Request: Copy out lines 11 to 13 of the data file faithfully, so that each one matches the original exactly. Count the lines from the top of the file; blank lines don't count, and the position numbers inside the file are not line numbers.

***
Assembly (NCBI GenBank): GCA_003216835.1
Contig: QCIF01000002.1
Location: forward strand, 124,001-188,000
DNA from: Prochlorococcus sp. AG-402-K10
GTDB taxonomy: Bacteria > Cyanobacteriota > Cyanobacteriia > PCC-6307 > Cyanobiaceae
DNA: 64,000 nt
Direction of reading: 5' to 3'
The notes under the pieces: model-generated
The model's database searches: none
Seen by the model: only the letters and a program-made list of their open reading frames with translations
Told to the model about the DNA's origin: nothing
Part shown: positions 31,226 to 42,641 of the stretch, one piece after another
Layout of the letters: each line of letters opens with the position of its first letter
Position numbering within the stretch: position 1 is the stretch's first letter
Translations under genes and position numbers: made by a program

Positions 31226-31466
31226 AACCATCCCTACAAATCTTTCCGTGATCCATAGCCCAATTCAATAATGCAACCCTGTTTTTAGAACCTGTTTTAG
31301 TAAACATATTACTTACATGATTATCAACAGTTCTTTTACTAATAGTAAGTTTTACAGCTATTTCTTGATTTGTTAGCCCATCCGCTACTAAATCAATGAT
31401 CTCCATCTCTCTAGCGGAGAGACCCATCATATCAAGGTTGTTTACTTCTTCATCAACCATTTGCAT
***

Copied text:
Told to the model about the DNA's origin: nothing
Part shown: positions 31,226 to 42,641 of the stretch, one piece after another
Layout of the letters: each line of letters opens with the position of its first letter